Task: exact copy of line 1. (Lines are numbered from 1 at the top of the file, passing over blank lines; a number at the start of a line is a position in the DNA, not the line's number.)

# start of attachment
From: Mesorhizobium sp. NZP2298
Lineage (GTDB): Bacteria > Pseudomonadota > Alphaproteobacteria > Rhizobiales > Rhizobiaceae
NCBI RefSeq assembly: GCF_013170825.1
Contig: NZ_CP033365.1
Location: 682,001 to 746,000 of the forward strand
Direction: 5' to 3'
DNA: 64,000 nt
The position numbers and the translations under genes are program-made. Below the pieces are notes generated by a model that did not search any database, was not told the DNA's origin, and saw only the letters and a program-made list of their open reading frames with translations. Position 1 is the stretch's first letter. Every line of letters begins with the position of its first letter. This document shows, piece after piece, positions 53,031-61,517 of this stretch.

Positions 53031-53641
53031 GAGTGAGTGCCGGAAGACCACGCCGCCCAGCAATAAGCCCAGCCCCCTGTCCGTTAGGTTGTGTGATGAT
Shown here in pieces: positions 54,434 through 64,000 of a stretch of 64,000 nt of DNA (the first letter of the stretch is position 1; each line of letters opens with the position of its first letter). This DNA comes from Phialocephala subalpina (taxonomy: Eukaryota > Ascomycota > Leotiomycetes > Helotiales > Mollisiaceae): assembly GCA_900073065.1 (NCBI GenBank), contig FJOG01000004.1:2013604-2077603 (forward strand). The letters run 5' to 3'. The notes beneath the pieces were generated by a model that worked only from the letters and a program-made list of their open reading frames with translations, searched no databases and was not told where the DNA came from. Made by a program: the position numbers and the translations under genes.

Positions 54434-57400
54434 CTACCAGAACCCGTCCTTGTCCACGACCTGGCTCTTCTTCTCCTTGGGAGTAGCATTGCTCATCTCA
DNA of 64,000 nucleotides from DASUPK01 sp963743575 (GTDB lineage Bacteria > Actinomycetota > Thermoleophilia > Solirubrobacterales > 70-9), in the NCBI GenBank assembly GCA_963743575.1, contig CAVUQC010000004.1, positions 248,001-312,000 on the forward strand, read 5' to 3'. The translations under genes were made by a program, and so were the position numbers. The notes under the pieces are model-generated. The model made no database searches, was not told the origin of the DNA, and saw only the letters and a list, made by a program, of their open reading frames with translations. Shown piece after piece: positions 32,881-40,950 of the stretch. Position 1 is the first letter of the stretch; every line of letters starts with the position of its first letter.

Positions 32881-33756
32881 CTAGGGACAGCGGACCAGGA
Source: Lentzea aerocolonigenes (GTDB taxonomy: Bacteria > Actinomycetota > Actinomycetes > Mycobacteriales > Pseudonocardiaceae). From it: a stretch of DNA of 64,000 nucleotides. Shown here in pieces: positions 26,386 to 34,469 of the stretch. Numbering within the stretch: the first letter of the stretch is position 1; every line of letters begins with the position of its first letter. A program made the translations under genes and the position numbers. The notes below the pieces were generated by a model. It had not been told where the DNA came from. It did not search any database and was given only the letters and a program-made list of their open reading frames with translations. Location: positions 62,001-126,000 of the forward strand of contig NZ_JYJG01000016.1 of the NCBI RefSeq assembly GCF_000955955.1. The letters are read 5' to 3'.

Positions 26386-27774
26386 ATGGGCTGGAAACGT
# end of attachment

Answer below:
From: Mesorhizobium sp. NZP2298